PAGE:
An LCD is constructed by a segment-side glass plate on which a plurality of segment electrodes are formed in parallel in the vertical direction, for example, laying out a common-side glass plate, on which a plurality of common electrodes are formed in parallel in the horizontal direction, in such a way as to face the segment-side glass plate and filling a liquid crystal between the glass plates. The LCD performs display by using the property that as an electric field is applied between the segment electrode and common electrode, the direction of the liquid crystal between them is aligned to change the light transmissivity. As the segment electrodes and common electrodes should transmit light, they are formed of a material having both light transmissivity and electric conductivity in the form of thin films on the respective glass plates. A COG (Chip on Glass) type LCD has a liquid crystal driving IC (Integrated Circuit) chip mounted on a glass plate of a small LCD which is used for a watch, electric calculator or so.

FIG. 1 is a conceptual diagram of a COG type LCD.

This COG type LCD has an IC chip mounted on an extended segment-side glass plate of an LCD which has the segment-side glass plate and a common-side glass plate facing each other with a liquid crystal in between. Segment electrodes are extended to the electrodes of the IC chip by a segment wiring pattern formed of the same thin film material on the glass plate. Further, connector electrodes are formed on one side of the segment-side glass plate for connection to an external computer or so by a connector and wirings to connect the connector electrodes to the electrodes of the IC chip are also formed of the same thin film material as that of the segment electrodes on the glass plate by means of a lead wiring pattern.

FIGS. 2 a and 2 b are structural diagrams of a conventional liquid crystal driving IC chip to be used in the COG type LCD.

This liquid crystal driving IC chip 10 is to be mounted in the COG manner on, for example, the segment-side glass plate of an LCD. As apparent from the general structure in FIG. 2 a, the IC chip 10 has a power-supply electrode 11 to connect to a connector electrode 1 formed on a segment-side glass plate, a plurality of address electrodes 12, a control electrode 13, a plurality of data electrodes 14, an enable electrode 15 and a ground electrode 16.

The power-supply electrode 11 is supplied with a power supply voltage VDD from an external computer or so. The address electrodes 12 are supplied with an address signal ADR from the computer for temporarily storage of display data. The control electrode 13 is supplied with a read/write control signal R/W from the computer. The data electrodes 14 are used to input and output a data signal DT to from the computer in parallel. The enable electrode 15 is supplied from the computer with an enable signal EN which indicates the enableness of the operation. The ground electrode 16 is connected to a reference potential for the computer, i.e., a ground potential GND.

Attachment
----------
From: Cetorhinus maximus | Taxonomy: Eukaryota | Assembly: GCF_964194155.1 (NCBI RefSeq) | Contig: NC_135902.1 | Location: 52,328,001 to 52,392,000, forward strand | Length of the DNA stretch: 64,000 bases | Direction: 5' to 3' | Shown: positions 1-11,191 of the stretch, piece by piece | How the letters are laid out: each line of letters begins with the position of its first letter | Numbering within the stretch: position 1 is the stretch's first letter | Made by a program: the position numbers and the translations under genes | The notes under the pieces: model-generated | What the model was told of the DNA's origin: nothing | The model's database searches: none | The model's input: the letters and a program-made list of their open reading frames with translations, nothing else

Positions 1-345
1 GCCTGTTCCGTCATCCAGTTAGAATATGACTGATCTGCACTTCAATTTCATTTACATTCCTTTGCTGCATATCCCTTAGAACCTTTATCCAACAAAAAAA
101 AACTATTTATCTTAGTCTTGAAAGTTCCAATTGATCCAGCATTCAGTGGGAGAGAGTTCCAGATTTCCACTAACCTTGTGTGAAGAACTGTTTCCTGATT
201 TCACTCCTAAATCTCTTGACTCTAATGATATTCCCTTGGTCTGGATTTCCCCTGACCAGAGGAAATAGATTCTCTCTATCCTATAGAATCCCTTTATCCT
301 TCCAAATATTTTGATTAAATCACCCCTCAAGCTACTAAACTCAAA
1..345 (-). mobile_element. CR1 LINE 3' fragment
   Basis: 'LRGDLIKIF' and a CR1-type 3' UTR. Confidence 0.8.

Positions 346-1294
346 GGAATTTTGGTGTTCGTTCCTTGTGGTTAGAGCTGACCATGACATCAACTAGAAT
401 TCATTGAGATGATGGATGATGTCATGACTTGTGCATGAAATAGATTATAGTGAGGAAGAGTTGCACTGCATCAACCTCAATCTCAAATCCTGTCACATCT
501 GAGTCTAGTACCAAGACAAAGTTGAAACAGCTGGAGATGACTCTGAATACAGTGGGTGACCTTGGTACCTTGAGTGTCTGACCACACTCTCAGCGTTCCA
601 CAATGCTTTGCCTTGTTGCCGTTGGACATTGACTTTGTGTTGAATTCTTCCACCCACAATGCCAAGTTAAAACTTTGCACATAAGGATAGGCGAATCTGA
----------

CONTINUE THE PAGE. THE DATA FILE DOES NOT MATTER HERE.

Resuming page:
The IC chip 10 further has a plurality of drive electrodes 17 for outputting a display drive voltage to the individual segment electrodes of a liquid crystal display section 2 and a plurality of drive electrodes 18 for outputting a scan drive voltage to scan the common electrodes of the liquid crystal display section 2 sequentially.

The address electrodes 12, the control electrode 13, the data electrodes 14 and the enable electrode 15 are connected to a control section 30, which controls the general operation of the IC chip 10, via a buffer 21, a buffer inverter 22, a bidirectional buffer 23 and a buffer inverter 24, respectively. Connected to the control section 30 is a RAM (Random Access Memory) 40 which stores display data. A display signal generating section 50 which generates display signals corresponding to the individual segment electrodes of the liquid crystal display section 2 is connected to the data output side of the RAM 40. Also connected to the control section 30 is a common signal generating section 60 which generates a common signal to scan the connector electrodes of the liquid crystal display section 2 sequentially.

The output side of the display signal generating section 50 is connected to the drive electrodes 17 via a plurality of drive sections 70S which generate display drive voltages, based on the display signals, to drive the respective segment electrodes in the AC manner. The output side of the common signal generating section 60 is connected to the drive electrodes 18 via a plurality of drive sections 70C which generate display drive voltages, based on the display signals, to drive the respective common electrodes in the AC manner.

Further, the IC chip 10 has a drive voltage generating section 80 which generates drive voltages V1 and V2 for AC-driving the liquid crystal display section 2 from a chip power supply voltage VDD-C supplied from the connector electrode 1. The drive voltages V1 and V2 are commonly supplied to the individual drive sections 70S and 70C.